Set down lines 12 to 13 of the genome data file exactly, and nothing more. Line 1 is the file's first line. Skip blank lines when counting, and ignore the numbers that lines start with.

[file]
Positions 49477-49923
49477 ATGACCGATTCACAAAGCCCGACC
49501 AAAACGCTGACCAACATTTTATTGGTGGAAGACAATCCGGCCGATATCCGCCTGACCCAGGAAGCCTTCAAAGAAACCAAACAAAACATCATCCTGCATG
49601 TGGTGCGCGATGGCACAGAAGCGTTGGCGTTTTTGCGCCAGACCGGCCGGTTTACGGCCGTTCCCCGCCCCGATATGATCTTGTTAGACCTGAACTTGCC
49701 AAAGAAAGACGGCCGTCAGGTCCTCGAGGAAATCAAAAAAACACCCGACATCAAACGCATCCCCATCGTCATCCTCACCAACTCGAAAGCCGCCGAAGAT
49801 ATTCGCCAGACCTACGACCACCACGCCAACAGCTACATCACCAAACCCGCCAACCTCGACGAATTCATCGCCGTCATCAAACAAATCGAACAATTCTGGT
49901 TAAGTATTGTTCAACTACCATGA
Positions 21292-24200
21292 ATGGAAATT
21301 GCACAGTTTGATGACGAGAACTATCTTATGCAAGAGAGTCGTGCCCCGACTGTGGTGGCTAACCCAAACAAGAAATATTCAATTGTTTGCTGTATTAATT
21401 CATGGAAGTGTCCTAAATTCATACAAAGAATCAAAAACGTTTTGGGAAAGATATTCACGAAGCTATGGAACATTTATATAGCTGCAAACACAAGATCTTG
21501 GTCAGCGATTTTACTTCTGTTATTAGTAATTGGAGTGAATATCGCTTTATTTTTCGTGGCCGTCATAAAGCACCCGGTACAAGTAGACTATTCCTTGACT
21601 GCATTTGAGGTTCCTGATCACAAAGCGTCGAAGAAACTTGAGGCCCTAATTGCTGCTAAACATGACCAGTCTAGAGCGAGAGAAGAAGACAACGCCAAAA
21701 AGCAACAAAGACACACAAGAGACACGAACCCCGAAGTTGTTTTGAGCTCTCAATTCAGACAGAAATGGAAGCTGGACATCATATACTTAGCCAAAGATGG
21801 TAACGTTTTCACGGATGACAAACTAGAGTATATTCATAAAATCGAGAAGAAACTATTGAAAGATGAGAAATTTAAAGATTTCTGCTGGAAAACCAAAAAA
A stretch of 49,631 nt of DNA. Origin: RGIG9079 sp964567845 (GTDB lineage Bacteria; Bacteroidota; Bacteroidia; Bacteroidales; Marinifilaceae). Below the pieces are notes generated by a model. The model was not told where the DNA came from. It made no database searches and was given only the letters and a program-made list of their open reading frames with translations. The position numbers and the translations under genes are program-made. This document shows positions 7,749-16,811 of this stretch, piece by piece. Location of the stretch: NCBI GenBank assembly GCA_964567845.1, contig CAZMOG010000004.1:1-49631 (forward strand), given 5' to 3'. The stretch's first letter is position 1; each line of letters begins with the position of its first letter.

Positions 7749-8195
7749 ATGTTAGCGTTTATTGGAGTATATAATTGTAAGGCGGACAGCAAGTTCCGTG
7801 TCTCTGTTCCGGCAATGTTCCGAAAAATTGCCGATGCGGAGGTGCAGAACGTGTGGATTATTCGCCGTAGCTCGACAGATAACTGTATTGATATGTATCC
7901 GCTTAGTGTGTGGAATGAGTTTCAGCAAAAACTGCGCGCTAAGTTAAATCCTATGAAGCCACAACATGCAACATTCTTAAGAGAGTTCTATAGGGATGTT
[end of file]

21501 GTCAGCGATTTTACTTCTGTTATTAGTAATTGGAGTGAATATCGCTTTATTTTTCGTGGCCGTCATAAAGCACCCGGTACAAGTAGACTATTCCTTGACT
21601 GCATTTGAGGTTCCTGATCACAAAGCGTCGAAGAAACTTGAGGCCCTAATTGCTGCTAAACATGACCAGTCTAGAGCGAGAGAAGAAGACAACGCCAAAA